Friday, 17 September 2010
This is all very well on the performing and creative side of the fence but what about us consumers? Are we not allowed the benefits of the collaborative partnership? I believe we are. When I was a young music fan back in the 1960s I had a ‘music buddy’ myself. His name was Terry and we went to the same primary school. In those days, being fiscally challenged, we did little more than discuss the most recent singles chart and agree or otherwise on what was any good. But as time went on and the 1960s turned inexorably into the 1970s, our partnership became more productive.
By this time we were both buying singles regularly and just beginning to venture into the world of albums. Some of my favourite bands of that period were chanced upon by the direct action of out musical buyers co-operative. The chain of events would often go something like this. One of us would buy a single we liked by an unknown band which would prompt the other to buy the album from which it came (usually on the cheap from St Albans market). Having then borrowed the LP and listened to it the other would become hooked and consequently buy subsequent albums by that band. My love of early Chicago and Curved Air were fostered by this method.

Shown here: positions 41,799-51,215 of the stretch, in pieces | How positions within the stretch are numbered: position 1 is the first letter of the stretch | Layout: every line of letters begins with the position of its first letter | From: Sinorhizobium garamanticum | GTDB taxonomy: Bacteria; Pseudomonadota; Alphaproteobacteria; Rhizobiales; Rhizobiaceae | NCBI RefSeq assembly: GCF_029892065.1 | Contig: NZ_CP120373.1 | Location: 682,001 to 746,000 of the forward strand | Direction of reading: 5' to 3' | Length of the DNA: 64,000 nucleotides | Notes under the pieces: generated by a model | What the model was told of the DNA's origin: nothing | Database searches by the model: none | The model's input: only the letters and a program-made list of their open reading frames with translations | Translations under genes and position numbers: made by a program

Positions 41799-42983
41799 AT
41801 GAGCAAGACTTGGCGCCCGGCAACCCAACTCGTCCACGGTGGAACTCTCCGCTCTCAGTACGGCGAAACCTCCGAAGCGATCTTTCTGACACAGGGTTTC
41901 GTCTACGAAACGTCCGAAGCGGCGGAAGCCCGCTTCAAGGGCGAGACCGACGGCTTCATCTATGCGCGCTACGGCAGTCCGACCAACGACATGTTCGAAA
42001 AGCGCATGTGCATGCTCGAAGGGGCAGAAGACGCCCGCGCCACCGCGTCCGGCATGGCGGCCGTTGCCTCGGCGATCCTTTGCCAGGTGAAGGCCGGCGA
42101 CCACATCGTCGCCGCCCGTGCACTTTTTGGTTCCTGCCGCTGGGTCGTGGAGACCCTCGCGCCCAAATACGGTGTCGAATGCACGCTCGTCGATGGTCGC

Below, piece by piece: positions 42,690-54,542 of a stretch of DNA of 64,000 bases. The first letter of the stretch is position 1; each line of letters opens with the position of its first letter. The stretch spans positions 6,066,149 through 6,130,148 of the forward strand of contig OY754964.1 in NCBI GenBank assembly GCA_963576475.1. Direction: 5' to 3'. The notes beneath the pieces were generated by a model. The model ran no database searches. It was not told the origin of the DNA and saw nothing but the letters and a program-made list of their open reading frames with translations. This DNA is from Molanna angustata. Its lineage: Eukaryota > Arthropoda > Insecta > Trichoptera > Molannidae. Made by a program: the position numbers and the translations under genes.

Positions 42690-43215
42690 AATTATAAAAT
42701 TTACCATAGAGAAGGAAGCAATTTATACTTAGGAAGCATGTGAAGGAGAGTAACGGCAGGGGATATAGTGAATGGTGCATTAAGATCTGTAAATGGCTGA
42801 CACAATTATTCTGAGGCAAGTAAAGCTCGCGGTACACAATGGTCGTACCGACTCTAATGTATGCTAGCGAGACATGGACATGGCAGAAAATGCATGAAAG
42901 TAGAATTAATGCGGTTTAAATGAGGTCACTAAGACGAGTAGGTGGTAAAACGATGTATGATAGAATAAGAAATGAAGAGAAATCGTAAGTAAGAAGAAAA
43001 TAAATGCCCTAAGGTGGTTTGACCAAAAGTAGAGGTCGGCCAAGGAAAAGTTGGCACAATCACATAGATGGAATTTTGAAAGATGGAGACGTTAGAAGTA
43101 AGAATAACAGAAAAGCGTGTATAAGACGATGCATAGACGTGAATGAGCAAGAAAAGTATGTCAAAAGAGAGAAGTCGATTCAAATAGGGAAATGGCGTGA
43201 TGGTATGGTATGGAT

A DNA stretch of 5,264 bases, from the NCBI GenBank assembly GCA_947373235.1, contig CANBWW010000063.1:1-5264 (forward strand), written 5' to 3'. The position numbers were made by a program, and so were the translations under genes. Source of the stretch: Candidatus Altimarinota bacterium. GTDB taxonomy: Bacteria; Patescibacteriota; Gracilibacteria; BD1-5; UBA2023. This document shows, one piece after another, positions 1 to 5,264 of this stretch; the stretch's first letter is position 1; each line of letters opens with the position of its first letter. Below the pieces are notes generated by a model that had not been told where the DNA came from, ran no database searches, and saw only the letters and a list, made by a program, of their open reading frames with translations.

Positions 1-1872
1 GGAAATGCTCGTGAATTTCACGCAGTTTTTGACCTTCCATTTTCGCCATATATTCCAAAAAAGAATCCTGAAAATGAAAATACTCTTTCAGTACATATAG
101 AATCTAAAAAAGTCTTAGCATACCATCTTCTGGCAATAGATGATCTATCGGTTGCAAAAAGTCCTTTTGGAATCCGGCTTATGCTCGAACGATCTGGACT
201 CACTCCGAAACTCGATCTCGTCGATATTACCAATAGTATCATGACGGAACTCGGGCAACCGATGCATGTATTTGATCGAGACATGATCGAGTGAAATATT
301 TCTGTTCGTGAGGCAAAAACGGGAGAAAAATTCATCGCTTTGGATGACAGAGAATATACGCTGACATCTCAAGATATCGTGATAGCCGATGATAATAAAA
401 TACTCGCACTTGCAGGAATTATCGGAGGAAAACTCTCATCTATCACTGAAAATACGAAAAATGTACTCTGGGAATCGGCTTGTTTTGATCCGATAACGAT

Also, providing your tastes did not overlap significantly, having a ‘music buddy’ effectively doubled not only your own knowledge but also your music collection by way of illegal taping. The trouble with this is that all my old tapes have disintegrated and over the years I’ve been forced to buy all the albums for myself so the record companies get you in the end. I have Terry to thank for introducing me to many cherished artists, Lesley Duncan of whom I posted recently, being one of them.
I look back now on those years of collaborative exploration as some of the happiest I spent. Music is a bit like life. If you can’t share it, it doesn’t really mean quite so much.